In our interaction with candidates, we have observed the following trends:
1. The relationship to the workplace has changed: while people don’t want to be at the office 100% of the time (not having any possibility of working remote will be a no-go for a great number of people), they also want to feel well when they are on site, so hot desking and large open-space or cramped working conditions are much less desirable than they used to be. The possibility of working remotely, even from far away locations in other countries or continents without the need for additional physical infrastructure like “shared service centres”, has given many qualified workers access to the global market. It also opens up new possibilities to those who want to live far away from their employers’ office locations.
Our advice: If your company is looking at reducing its office footprint to save costs, think hard before acting. Ask what workspace would best serve your interests, maximising retention, productivity, motivation, and creativity of your people. Also consider setting aside more budget to bring remote workers together at regular intervals.
2. People want to find purpose in what they do. This trend can be observed in all age groups, but younger workers especially. They want a job that is compatible with their values, where people and the environment are considered as stakeholders and valuable long-term resources.
Our advice: If your company has not yet considered its sustainability agenda / alignment with UN SDGs, it should urgently do so and do it well. Don’t approach it as a PR exercise, even if it holds value in that area later.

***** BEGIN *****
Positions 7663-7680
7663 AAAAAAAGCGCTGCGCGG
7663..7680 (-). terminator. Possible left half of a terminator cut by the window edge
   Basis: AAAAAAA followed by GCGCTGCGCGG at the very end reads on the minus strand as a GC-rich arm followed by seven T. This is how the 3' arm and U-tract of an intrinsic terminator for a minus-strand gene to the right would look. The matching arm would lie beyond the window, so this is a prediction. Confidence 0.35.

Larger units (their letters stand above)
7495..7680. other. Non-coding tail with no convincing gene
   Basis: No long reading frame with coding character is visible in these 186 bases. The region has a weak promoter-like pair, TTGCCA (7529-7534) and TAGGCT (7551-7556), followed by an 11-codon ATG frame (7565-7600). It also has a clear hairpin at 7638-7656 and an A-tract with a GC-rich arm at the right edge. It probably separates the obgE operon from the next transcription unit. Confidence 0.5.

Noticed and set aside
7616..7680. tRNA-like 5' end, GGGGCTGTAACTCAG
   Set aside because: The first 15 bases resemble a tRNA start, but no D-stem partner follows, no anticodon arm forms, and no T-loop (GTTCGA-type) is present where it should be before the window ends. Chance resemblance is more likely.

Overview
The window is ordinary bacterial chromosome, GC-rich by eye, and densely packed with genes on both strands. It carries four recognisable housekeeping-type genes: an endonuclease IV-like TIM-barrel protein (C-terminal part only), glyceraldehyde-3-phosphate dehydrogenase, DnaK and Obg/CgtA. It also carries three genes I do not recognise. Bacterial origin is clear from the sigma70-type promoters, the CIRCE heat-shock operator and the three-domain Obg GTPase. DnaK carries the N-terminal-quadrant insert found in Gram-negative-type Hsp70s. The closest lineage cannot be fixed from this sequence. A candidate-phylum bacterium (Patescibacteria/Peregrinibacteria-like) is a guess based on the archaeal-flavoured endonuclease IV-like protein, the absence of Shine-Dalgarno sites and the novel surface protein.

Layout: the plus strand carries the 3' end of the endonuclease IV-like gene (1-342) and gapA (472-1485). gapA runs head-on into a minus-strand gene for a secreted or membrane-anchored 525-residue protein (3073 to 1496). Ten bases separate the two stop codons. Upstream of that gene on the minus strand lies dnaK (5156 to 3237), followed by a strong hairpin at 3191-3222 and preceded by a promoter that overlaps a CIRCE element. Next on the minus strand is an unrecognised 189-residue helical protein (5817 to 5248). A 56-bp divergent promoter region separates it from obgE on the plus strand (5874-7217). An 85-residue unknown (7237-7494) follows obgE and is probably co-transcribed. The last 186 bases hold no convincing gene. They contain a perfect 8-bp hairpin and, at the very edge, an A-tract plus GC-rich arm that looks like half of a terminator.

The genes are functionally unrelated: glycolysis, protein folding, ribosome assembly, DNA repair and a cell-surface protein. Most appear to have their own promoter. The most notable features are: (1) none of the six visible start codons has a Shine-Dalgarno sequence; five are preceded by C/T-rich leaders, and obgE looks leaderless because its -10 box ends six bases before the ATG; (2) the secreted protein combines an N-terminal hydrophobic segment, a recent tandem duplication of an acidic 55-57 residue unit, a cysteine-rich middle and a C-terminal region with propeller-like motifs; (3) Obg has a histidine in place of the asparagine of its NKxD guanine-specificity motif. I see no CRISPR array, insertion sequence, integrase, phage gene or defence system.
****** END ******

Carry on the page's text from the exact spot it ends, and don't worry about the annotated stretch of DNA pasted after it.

3. Independence and entrepreneurship come before security: people increasingly favour freelance or project-based collaboration as opposed to long-term contracts. Employee loyalty has declined, in part as a response to disappearing employer loyalty, and people will stay only as long as they feel well in an environment, not hesitating to move or even completely reorient their career.
Our advice: If your company is still focused on long-term, full-time contracts, consider introducing new options like freelance or project-based contracts for a certain number of days per year; part-time work with the possibility, so that the contributor is able to work on other projects in parallel; the possibility of taking sabbaticals or reducing one’s work-time temporarily; or incorporating personal development involving new roles and geographies into the contract from the start, to give just a few examples.